Printer Friendly

Ask Marsha.

Q. What is panna cotta? I see it on dessert menus lately when I travel.

In Italian it means "cooked cream." Panna cotta is a molded custard (with a little gelatin added for structure) that's often served with fresh fruit or even a drizzle of thin chocolate. It's popping up as a replacement for zabaglione (or sabayon on a French menu), flan, or creme brulee (which means "burnt cream"), all of which are looking a bit tired. These bland, creamy, custardy confections are all right, I suppose, if you're allergic to chocolate, pastry, nuts and fruits, all of which constitute true dessert as far as I'm concerned. I see puddings and custards as just so much nursery mush, desserts that proper English nannies would treat their little charges to after they've eaten all their peas. I believe there are better things to order for dessert than custard, although Nigella Lawson would disagree.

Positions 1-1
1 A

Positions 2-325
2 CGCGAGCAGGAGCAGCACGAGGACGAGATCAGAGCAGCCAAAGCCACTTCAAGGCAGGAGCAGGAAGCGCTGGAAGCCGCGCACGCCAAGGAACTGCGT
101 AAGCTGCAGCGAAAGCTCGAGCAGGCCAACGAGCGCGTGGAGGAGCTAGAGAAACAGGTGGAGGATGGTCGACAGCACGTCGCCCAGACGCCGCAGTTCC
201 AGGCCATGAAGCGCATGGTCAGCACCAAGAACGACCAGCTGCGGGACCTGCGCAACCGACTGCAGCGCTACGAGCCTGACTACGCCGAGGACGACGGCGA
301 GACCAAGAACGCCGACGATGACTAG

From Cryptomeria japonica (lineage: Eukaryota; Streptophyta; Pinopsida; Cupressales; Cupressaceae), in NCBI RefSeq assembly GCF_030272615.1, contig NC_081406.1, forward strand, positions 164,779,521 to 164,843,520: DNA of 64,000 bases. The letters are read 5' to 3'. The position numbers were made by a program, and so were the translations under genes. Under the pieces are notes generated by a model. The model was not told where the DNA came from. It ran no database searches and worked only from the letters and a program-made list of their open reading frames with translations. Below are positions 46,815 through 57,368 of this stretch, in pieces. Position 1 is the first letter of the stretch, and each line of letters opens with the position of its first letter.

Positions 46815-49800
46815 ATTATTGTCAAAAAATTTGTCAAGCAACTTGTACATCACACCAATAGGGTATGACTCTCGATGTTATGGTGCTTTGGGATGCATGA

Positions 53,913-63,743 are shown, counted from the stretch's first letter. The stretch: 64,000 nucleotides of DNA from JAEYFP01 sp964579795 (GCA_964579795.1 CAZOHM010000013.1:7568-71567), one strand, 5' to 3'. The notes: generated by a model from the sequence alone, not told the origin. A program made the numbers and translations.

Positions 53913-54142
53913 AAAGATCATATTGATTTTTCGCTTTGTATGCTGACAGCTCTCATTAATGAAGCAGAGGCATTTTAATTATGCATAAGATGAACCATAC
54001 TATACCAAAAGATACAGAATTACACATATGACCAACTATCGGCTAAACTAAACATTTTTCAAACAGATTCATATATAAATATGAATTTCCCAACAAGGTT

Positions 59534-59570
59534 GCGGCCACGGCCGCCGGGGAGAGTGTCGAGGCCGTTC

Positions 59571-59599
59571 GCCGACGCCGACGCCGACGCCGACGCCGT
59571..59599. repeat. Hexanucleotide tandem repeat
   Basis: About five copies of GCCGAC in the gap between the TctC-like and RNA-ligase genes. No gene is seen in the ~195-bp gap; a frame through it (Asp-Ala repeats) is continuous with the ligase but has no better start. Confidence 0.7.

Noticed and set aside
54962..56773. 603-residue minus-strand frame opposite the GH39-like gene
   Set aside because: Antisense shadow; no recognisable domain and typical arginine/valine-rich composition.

COPYRIGHT 2003 Clubhouse Publishing, Inc.
No portion of this article can be reproduced without the express written permission from the copyright holder.
Copyright 2003 Gale, Cengage Learning. All rights reserved.

Article Details
Printer friendly Cite/link Email Feedback
Title Annotation:food & wine
Author:Fottler, Marsha
Publication:Sarasota Magazine
Date:Nov 1, 2003
Words:152
Previous Article:Ciao, Marion's.
Next Article:Molto Italian.


Related Articles
ASK Marsha.
Ask Marsha.
ASK Marsha.
Ask Marsha.
ASK Marsha.
ASK Marsha.
Ask Marsha.
Ask Marsha.
Ask Marsha.
Ask Marsha.

Terms of use | Privacy policy | Copyright © 2019 Farlex, Inc. | Feedback | For webmasters